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Learning to work on Studebakers, or any old car

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  • Learning to work on Studebakers, or any old car

    On a few seperate threads, young Rick Burgen is doing his best to get a 63 Avanti running with our help, with little experience working on old cars, or any car from what I can gather.

    I didn't do ANY work on autos until I became the proud owner of a 1972 VW Beetle in about 1980 at the age of 25. It came with a wonderful book "The compleat idiot's guide to Volkswagen maintenance" by John Muir. Compleat (sic) idiot described me perfectly...and this book was something else! Written in a breezy, entertaining late 60s hippie style (Muir was a Lockheed Aircraft engineer society drop-out) it had crude but brillant drawings by R. Crumb, I believe and operated under the principle that ANY VW owner should know how to keep the little beast running themselves. I learned how to wrench on that little bug, and the experience served me well when I started collecting Studes and keeping them on the road - since 1988 when I bought my R-2 GT Hawk, no one has ever touched it but me, and I owe that to John Muir. It's a shame we don't have something similar for Studebakers to help guys like Rick. Stan Gundry's Avanti book is the closest one I can think of.

    Anybody else remember "The compleat idiot's guide to VW maintenance"?

    Russ Farris
    1963 GT Hawk R-2 4-speed
    1964 Avanti R-1 Auto

  • #2
    I already had about four years of wrenching under my belt when I ran across that in a bookstore. I didn't need it, but I had to have it. I laughed at the humor, and I dug the drawings. I liked it so much that a few years later I bought one of the newer versions just for entertainment.

    The science of Studebakers was pretty settled from '51 to '64, so a useful "Studebaker Guide for the Compleat Idiot" is viable.

    I wanted to help Rick as soon as I figured out that getting his uncle's Avanti up and running was his summer vacation AND his entry into auto mechanics. I want to encourage him, and see if we can collectively talk him through all the steps of putting a dormant car back on the road.

    Maybe for the enthusiastic and less tech savvy members new to Studebakers (and maybe even new to working on cars) we should put together a couple of simple step by step guides in the Studebaker Tech Tips, Specs and Data section, like how to bring an long sitting engine back to life, and a primer on Studebaker brakes and electrical systems. Because the Studebaker hobby is more fun when you can actually start the engine and safely drive the car.

    Then in the future when a new member posts about some moth balled barn find they now own, we can refer them to the basic tech pages for getting it running and stopping again.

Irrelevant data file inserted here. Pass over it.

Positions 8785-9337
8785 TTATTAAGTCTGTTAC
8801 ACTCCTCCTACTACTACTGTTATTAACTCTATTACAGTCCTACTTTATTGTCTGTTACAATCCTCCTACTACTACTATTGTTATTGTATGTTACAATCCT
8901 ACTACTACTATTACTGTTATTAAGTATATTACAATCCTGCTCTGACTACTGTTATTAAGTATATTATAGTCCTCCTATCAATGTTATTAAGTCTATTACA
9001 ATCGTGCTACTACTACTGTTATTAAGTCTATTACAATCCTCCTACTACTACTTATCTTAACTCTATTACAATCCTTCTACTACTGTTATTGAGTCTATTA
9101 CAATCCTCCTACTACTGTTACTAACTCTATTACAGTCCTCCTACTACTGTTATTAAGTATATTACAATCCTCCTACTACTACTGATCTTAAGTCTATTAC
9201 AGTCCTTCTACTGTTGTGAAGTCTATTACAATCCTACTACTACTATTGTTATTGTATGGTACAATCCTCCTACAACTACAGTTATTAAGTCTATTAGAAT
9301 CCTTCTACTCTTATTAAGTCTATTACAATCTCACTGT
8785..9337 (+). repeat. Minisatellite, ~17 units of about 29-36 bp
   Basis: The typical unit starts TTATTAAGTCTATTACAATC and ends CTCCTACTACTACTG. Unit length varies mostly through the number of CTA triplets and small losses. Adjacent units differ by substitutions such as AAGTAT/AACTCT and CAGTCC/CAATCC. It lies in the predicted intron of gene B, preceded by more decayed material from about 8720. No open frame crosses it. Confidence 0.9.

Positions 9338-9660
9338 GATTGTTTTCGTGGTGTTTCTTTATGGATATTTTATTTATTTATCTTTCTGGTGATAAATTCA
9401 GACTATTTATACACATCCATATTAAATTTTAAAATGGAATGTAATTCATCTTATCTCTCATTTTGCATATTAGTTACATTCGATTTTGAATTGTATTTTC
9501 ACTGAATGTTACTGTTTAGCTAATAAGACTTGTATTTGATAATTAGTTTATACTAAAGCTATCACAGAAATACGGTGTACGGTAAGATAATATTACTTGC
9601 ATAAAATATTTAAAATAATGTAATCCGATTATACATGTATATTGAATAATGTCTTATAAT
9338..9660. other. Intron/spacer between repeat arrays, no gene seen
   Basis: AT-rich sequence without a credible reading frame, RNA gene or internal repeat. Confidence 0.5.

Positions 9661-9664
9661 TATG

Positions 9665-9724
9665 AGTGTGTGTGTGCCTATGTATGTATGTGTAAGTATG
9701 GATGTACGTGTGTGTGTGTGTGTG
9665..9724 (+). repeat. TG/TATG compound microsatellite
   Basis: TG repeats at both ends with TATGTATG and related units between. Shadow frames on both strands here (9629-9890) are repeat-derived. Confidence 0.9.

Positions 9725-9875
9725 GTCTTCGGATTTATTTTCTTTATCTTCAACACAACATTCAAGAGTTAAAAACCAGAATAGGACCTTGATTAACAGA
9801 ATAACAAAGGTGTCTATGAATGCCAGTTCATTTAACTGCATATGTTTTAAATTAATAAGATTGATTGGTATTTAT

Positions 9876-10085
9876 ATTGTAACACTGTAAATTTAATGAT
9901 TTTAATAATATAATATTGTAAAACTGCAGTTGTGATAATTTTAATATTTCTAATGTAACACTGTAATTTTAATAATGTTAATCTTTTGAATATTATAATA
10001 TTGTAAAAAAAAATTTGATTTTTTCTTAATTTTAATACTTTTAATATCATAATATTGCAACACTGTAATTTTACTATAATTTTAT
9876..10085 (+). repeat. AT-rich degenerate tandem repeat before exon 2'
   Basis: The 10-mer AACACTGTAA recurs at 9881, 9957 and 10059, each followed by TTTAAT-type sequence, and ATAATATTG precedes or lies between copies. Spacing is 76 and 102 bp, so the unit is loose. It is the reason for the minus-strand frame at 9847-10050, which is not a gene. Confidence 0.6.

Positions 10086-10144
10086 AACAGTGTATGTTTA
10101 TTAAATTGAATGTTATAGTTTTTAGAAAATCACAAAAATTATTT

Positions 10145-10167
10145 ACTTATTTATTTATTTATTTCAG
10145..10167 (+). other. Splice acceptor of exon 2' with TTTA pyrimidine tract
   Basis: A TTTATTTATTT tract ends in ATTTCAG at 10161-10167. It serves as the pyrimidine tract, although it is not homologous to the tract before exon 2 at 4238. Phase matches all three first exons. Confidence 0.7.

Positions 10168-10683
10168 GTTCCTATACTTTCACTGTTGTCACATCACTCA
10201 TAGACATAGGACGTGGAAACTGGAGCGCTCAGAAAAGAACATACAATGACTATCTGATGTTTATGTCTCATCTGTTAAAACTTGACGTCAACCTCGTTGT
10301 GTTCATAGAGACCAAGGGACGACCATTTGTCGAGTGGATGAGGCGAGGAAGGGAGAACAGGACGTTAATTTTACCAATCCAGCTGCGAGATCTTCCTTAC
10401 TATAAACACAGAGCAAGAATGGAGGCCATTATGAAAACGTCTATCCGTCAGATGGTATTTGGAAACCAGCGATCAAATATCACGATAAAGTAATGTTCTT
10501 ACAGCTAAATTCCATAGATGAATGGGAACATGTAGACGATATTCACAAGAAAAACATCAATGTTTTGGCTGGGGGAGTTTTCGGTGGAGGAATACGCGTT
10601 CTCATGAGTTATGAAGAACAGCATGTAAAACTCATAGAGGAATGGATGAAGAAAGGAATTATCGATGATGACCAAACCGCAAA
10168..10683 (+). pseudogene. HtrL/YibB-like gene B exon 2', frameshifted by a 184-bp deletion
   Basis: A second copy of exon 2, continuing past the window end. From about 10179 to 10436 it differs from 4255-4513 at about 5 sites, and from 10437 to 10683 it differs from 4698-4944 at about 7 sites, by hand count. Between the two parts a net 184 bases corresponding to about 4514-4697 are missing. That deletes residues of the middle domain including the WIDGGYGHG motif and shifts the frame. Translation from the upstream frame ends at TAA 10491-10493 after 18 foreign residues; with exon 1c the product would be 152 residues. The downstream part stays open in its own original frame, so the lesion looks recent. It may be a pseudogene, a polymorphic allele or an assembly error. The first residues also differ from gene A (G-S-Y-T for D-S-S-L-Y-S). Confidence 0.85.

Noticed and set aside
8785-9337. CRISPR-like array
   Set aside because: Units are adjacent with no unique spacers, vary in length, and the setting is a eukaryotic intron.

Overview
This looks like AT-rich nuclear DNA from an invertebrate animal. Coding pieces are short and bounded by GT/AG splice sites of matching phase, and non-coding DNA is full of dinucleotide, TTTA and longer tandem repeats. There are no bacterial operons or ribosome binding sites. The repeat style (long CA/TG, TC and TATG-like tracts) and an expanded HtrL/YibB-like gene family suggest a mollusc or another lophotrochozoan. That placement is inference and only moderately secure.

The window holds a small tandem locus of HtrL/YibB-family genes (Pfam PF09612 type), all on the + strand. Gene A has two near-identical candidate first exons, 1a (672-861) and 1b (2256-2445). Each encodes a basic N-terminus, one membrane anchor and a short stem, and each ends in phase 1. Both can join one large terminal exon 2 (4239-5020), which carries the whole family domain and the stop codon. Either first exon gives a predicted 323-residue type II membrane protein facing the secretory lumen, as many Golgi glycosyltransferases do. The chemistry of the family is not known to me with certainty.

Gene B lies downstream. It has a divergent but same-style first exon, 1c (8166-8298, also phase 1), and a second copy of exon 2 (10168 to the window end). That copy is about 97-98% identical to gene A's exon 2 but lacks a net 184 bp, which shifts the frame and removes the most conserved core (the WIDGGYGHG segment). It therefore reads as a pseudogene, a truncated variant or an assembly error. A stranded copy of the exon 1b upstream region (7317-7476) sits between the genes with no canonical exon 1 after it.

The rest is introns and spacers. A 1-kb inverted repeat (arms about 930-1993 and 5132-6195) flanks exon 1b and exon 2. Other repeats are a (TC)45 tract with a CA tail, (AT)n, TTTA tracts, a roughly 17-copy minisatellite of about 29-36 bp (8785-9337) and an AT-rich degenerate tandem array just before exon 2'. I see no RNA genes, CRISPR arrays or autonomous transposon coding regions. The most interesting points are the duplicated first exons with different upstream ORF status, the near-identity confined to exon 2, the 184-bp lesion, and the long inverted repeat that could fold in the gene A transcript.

Thomas

    Long time hot rodder
    Packrat junk collector
    '63 Avanti R2 4 speed

    Comment


    • #3
      That is a GREAT idea Thomas! I think having a breezy, easy to understand writing style would be the ticket. Judging from some of the questions I see asked, quite a few Stude owners rely on a mechanic, who may or may not know these cars, to do the work for them. All I ask in a tech guide is to leave out the word "thingy" when describing something unrecognized - a personal pet peeve of mine (we all have at least one, right?)

      Bringing a long-dormant car back from the dead would be my first choice for a guide, since this is a common situation as young Rick finds himself in. I want to encourage him like you do, because he obviously loves this Avanti and we need people like him to keep this hobby going, or Studebakers will become static pieces of history instead of rolling exhibits of Americana.

      I still have my VW book; I'll have to re-read it to get an idea of what we want (leaving out the references to "bread" and getting your pony-tail caught in the fan belt!) Russ Farris...63 R-2 GT Hawk, 64 R-1 Avanti
      1963 GT Hawk R-2 4-speed
      1964 Avanti R-1 Auto

      Comment


      • #4
        What about this? It's always been on the Tech Tips, Specs, and Data page:

        http://www.studebakerdriversclub.com/tech_things2do.asp

        Robert (Bob) Andrews- on the IoMT (Island of Misfit Toys)
        Parish, central NY 13131






        Comment


        • #5
          Sort of like that best seller "Zen and the Art of Motorcycle Repair"
          Jeff[8D]



          http://community.webshots.com/user/deepnhock
          HTIH (Hope The Info Helps)

          Jeff


          Get your facts first, and then you can distort them as much as you please. Mark Twain



          Note: SDC# 070190 (and earlier...)

          Comment


          • #6